MAKING THE MARSHALL STACK SWEAR Ron Asheton

The legendary Stooges
axeman, 1948-2009: he didn’t just play the guitar.

BY TIM “NAPALM” STEGALL

The first thing you noticed, after seeing the perfect
picture of teenage delinquency in quartet form on the cover (and how much the
band depicted resembles a prehistoric Ramones, if you’re of a certain age), was
the sound: Corrosive, brittle, brassy, seemingly untamed. It was the sound of
an electric guitar being punished more than played. And the noise got particularly
nasty once Mr. Guitar Flogger stepped on his wah-wah pedal. Because unlike
whenever Jimi Hendrix stepped on a wah, this guitar didn’t talk. It snarled and
spat and attacked like a cobra.

As the six string engine that drove The Stooges, Ron Asheton
didn’t play guitar. He played the amp. And the fuzztone. And the wah-wah pedal.
In the process, he didn’t just give singer Iggy Pop a sonic playground in which
he could run riot and push the boundaries of then-acceptable rock stagecraft. (“Ron
provided the ammo,” says Rolling Stone Senior Writer David Fricke. “Iggy
pulled the trigger.”) Ron Asheton also changed the way rock ‘n’ roll was played
and energized a few generations to pick up guitars themselves, creating several
subgenres in the process.

Ron Asheton was found dead in the wee hours of January 6,
2009, in the Ann Arbor home he and brother Scott
(The Stooges’ drummer) and sister Kathy (muse to a few late Sixties Detroit
rockers and lyrical inspiration for The Stooges’ classic “TV Eye”) grew up in after
the family relocated from the guitarist’s native Washington, DC.
Asheton’s personal assistant hadn’t heard from him in several days and called
Ann Arbor Police, who broke into the home around midnight. Asheton was found
dead on his living room couch. He had apparently been dead for many days. The
Ann Arbor News
reported police as stating “the cause of death is
undetermined but investigators do not suspect foul play.” At press time, no
autopsy nor toxicology results were available. Asheton was 60.

The grief expressed and tributes were immediate:

“He wrote the riff to ‘I
Wanna Be Your Dog,'” ex-Damned guitarist Brian James told veteran UK
rock journalist Kris Needs. “That’s enough for me.”

“”Ron Asheton will certainly go down as a fantastic
figurehead and innovator,” said former Captain Beefheart and Jeff Buckley
guitarist Gary Lucas. “That was The Stooges’ sound, really, Ron’s guitar. That
was the hallmark of the music, from the first statement of principles on that
first record…. The songwriting, too: Those are just classic riffs, indelible
riffs. They’ll never die. The first two (Stooges) records are like primers of
very effective but deceptively simple rock songwriting that verges on the
anthemic. Besides being a great guitarist and a pioneer, he’s a great
songwriter. It defines an era, a transition into the punk era. (The way he
played,) it felt like all the pain and joy of the universe in your face.”

“For me as a guitar player, the first thing I pick up on is
tone,” Social Distortion’s Mike Ness remarked to The Los Angeles Times. “He had this
primitive, high-energy sound. It was pre-metal, but still a metallic sound.
It’s just so awesome. That was definitely what caught my ears….Everything he
played — it wasn’t like it was a rehearsed solo. It was always very
spontaneous, I feel, very organic.”

As for The Stooges themselves, Iggy Pop issued a simple,
two-sentence statement: “I am in shock.
He was my best friend
.”

“Ron had a purity of intent in his playing that no one
else could have, because it was HIS,” says Fricke, who’s written more than a
few words on The Stooges over the years. “One of the things that’s outstanding
about him is that he never played guitar in any other way, certainly not on
record or onstage. He discovered a quality in noise and movement, in how a
chord and a riff could have such titanic life. And then he stuck with it, to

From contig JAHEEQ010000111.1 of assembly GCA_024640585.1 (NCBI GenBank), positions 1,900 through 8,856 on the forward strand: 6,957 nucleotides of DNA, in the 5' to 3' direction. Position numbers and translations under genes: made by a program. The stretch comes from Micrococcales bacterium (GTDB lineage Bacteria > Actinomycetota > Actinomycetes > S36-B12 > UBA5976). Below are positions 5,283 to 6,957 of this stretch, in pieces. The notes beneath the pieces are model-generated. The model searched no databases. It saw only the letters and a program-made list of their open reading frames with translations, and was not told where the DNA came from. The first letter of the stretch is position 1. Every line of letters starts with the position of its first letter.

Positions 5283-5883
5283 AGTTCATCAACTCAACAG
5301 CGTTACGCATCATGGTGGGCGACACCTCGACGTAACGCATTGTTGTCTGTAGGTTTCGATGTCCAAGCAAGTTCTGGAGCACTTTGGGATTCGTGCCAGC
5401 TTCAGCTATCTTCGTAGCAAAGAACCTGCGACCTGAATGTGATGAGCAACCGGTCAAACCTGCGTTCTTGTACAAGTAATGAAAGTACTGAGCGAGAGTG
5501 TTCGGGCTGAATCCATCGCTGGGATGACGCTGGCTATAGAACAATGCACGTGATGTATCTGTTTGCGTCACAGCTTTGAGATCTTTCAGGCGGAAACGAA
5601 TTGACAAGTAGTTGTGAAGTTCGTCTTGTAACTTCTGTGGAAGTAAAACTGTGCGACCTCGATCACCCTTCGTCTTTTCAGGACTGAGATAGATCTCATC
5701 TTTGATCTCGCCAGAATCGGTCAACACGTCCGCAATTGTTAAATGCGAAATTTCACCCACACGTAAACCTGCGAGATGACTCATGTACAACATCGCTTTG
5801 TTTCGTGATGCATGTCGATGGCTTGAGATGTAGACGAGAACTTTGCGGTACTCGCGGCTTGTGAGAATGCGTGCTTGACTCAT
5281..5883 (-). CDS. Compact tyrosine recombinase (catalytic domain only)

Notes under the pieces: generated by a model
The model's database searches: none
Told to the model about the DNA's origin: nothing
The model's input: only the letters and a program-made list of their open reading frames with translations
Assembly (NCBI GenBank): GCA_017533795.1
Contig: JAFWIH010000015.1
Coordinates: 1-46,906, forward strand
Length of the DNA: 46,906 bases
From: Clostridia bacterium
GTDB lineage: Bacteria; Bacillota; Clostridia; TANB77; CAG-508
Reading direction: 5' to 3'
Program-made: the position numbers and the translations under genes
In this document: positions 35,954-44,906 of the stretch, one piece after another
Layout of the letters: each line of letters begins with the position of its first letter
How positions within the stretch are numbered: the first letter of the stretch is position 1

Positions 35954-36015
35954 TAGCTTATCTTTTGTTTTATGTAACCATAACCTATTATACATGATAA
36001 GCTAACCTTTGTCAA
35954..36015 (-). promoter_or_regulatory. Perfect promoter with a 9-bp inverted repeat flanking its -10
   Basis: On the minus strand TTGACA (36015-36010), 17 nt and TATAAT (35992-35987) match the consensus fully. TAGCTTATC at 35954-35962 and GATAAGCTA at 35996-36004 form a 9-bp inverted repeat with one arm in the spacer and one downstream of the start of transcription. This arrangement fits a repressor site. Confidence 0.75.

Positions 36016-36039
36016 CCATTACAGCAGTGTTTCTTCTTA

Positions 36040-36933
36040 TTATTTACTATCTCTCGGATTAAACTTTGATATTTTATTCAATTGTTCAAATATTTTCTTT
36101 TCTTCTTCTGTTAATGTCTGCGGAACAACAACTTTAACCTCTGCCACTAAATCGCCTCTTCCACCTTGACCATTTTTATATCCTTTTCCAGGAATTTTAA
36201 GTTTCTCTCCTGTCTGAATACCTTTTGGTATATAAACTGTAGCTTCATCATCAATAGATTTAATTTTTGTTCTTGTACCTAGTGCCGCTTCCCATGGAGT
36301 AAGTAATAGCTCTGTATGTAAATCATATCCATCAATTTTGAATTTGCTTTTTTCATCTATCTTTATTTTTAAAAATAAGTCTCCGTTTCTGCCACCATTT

the point that he didn’t really play much with any other people or in any other
style. So many of the things that he ended up doing – like Destroy All Monsters
and New Race, and later the band that he had with J. Mascis – ultimately,
everything he played was Stooges music, music that he invented with Iggy and
Scott and Dave Alexander.”

Singer/guitarist Mark Arm of Seattle’s
Mudhoney (who have more than a little Stoogeness to them) concurs: “I
remember stumbling across those first two Stooges records in 1980, and they
were totally unavailable (in the US). Found ’em on Canadian import
in a small town in Oregon – they weren’t even
available in Seattle!
And it’s a weird thing to say” – Arm pauses to laugh – “but they definitely
changed the course of my life. I was an English major, and I thought I was
going to be a writer….Like a lot of Sixties things, you’d discover there’d be
a bunch of other things like it. And I kept looking for other bands like The
Stooges, and THERE JUST WEREN’T ANY. It was just a totally, completely unique
thing.”

***

The basic facts: Born in DC in 1948, moved to Ann Arbor with his family
sometime before his teens. Originally aimed for a military career, but poor
eyesight put paid to that. With the British Invasion washing over him and every
other American youth, a shift in priorities kicked in. In 1965, Asheton and
classmate Dave Alexander went to London
to check out the scene. Ron brought back, among all the heady sites and sounds,
a particularly telling talisman: A piece of Pete Townshend’s shattered
Rickenbacker, snatched from a typical destructive end to a Who gig they’d
witnessed. Which sealed the deal: Asheton was going to become a rock ‘n’ roll
musician.

“In the early days, we were teenage friends,” says guitarist
Wayne Kramer, of That Other Great Detroit Band, the MC5. “He played in another
band – he was the bass player in The Chosen Few when I met him,” Asheton
playing bass because (as he informed Guitar World magazine 40 years
later) “Dave already had a guitar. Down the road apiece, we switched off.” That
piece came after Asheton and Alexander reconnected with high school
acquaintance Jim Osterberg, a record store clerk who had gone from being a
clean-cut honors student to a shaggy-haired drummer with local white blues
outfit The Prime Movers, and started to be known locally as “Iggy.” After roping
Ron into The Prime Movers’ bass slot for a brief spell, the trio created a psychotic
splinter faction with younger Asheton brother Scott on drums and Ron and Dave
making the crucial instrument swap. Hence, The Psychedelic Stooges, a